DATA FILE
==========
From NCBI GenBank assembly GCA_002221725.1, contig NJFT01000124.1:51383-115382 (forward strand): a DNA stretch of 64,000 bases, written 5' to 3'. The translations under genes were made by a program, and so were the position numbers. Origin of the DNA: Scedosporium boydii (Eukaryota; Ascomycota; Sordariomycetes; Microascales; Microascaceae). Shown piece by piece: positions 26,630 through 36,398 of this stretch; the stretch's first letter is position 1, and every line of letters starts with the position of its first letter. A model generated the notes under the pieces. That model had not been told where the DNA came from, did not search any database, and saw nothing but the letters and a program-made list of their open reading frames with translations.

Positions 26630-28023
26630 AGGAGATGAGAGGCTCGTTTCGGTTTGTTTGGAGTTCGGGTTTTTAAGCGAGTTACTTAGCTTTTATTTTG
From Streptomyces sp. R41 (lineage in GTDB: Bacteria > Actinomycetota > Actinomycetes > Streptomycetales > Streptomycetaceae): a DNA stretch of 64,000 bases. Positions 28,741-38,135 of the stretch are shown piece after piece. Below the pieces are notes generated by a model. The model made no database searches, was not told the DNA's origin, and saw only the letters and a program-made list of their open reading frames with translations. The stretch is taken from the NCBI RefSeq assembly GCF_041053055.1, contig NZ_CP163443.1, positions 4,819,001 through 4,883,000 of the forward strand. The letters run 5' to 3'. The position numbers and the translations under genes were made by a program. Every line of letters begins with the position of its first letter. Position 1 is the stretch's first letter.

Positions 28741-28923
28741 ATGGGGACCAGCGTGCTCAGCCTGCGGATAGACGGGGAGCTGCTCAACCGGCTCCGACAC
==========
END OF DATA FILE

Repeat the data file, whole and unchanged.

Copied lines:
From NCBI GenBank assembly GCA_002221725.1, contig NJFT01000124.1:51383-115382 (forward strand): a DNA stretch of 64,000 bases, written 5' to 3'. The translations under genes were made by a program, and so were the position numbers. Origin of the DNA: Scedosporium boydii (Eukaryota; Ascomycota; Sordariomycetes; Microascales; Microascaceae). Shown piece by piece: positions 26,630 through 36,398 of this stretch; the stretch's first letter is position 1, and every line of letters starts with the position of its first letter. A model generated the notes under the pieces. That model had not been told where the DNA came from, did not search any database, and saw nothing but the letters and a program-made list of their open reading frames with translations.

Positions 26630-28023
26630 AGGAGATGAGAGGCTCGTTTCGGTTTGTTTGGAGTTCGGGTTTTTAAGCGAGTTACTTAGCTTTTATTTTG
From Streptomyces sp. R41 (lineage in GTDB: Bacteria > Actinomycetota > Actinomycetes > Streptomycetales > Streptomycetaceae): a DNA stretch of 64,000 bases. Positions 28,741-38,135 of the stretch are shown piece after piece. Below the pieces are notes generated by a model. The model made no database searches, was not told the DNA's origin, and saw only the letters and a program-made list of their open reading frames with translations. The stretch is taken from the NCBI RefSeq assembly GCF_041053055.1, contig NZ_CP163443.1, positions 4,819,001 through 4,883,000 of the forward strand. The letters run 5' to 3'. The position numbers and the translations under genes were made by a program. Every line of letters begins with the position of its first letter. Position 1 is the stretch's first letter.

Positions 28741-28923
28741 ATGGGGACCAGCGTGCTCAGCCTGCGGATAGACGGGGAGCTGCTCAACCGGCTCCGACAC